The hot springs are fed by a huge gushing jet of hot water that bursts out of the earth in about three places, creating a massive waterfall that cascades down over what has become a series of tiered stone basins that lie beneath the spray. It is a completely natural place, but has the feeling that someone (god?) sculpted a set of cascading bowls into the hillside and then filled them with warm rushing water. Small waterfalls drop over the edges of each bowl, creating places to sit and get a neck or back massage from the streaming spa water. The place had probably 40-50 people of all ages soaking in the water, with plenty of room for more. There was an old man near us who was nearly submerged except for his wizened face blissfully above the water level as the springs coursed over his bald pate - he didn't leave that spot for the nearly 2 hours that we were there soaking, and I began to fear that his rump was stuck to the bottom of the pool. If he hadn't looked so completely in ecstasy I might have asked if he needed help. Anyway, we soaked, we chatted, we absolutely loved it. And for Daniella, after being "flat on her back with Ringo", it was the perfect prescription for getting rid of those nagging aches and bruises!
We had a recommendation for a great restaurant (Due Cipi da Michele) and went there for dinner. We were stunned to have one of the most fantastic and memorable meals of the trip last evening. We began with a simple bruschetta al pomodoro (toast with tomatoes and olive oil) that was somehow seasoned to breathtaking perfection. Next we both ordered tortelli, which are kind of like large hand-made ravioli. One dish was stuffed with chestnuts in a sauce of butter and fennel seeds - divine. The other tortelli were stuffed with creamy pumpkin, in a sauce of butter and chopped mint. By this time we were in a swoon. Next we ordered a traditional Tuscan dish, "aquacotta" - literally cooked water - which turned out to be a magnificent vegetable soup/stew served over a slab of bread with a fried egg on top, so delicious we could not believe it. Finally we had a large order of broccoli (we are hungry for green things) that was cooked with olive oil and red pepper flakes, also very beautifully prepared. We were doing so well, we decided to try a dessert and ordered a chestnut pudding covered with a sauce of pureed persimmons that must have had some kind of sweet wine added. It was great, but we were too full to do it justice.... allora!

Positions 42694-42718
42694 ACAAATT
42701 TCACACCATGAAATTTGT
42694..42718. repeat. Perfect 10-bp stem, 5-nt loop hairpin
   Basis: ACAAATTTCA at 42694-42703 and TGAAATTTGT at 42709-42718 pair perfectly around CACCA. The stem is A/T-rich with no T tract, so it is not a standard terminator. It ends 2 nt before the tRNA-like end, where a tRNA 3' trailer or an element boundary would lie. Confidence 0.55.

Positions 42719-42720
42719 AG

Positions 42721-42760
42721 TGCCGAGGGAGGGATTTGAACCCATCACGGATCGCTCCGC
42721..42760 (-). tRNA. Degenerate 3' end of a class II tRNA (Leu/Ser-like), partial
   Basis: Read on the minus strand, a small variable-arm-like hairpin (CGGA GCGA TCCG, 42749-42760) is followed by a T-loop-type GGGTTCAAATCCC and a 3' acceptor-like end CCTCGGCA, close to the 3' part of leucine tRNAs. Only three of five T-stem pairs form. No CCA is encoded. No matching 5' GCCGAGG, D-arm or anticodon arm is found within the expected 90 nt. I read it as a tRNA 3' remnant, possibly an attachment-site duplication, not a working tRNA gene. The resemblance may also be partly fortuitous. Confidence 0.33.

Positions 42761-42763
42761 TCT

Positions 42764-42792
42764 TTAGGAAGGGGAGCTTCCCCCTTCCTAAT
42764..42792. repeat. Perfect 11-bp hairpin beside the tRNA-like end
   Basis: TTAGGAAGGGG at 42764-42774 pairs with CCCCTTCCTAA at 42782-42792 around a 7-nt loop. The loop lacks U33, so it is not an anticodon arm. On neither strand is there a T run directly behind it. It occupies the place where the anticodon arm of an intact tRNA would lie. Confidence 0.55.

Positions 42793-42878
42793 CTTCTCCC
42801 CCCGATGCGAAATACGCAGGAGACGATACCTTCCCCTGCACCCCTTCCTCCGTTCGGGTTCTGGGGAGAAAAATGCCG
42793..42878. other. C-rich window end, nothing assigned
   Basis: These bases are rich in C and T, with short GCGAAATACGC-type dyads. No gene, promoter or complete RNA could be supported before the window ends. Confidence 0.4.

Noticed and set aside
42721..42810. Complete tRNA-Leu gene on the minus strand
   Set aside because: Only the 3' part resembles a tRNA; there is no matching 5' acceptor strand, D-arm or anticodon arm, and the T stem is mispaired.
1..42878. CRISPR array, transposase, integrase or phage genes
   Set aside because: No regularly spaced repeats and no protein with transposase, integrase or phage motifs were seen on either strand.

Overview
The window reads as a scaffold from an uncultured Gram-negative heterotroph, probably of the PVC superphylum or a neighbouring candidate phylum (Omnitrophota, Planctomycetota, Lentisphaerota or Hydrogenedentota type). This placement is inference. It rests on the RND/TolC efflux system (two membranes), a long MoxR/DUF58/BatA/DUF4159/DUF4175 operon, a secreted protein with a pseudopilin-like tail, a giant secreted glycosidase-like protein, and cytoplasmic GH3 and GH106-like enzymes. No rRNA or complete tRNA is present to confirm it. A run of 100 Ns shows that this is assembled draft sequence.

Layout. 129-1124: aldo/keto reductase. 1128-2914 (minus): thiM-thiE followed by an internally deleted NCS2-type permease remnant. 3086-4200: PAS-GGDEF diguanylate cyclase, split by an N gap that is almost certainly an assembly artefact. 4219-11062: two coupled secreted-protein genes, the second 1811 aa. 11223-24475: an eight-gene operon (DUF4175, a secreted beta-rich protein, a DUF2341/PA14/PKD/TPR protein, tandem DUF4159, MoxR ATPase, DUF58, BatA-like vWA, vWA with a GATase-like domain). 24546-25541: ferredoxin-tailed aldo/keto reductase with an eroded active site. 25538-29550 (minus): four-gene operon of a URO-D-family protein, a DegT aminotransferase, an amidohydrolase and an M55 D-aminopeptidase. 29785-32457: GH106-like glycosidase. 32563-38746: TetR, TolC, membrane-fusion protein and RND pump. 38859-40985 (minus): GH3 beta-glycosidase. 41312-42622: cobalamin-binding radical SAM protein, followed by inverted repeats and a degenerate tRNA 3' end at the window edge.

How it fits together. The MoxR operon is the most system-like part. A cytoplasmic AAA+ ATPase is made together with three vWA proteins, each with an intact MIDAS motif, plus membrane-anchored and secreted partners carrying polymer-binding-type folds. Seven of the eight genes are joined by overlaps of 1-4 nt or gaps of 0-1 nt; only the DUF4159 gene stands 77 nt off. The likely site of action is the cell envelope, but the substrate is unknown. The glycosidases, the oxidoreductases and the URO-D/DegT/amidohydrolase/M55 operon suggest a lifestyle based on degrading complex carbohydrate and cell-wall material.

This morning we took a long walk down a very country road that ended up at a little farm. It is a gorgeous sunny day here and everything was sparkling in the sunlight. At the moment we have driven to the next town called Manciano and we are heading over to the coast and down to Tarquinia to look at some Etruscan tombs. Tomorrow we will visit my old friends in Mazzano-Romano, and I'm very excited about it.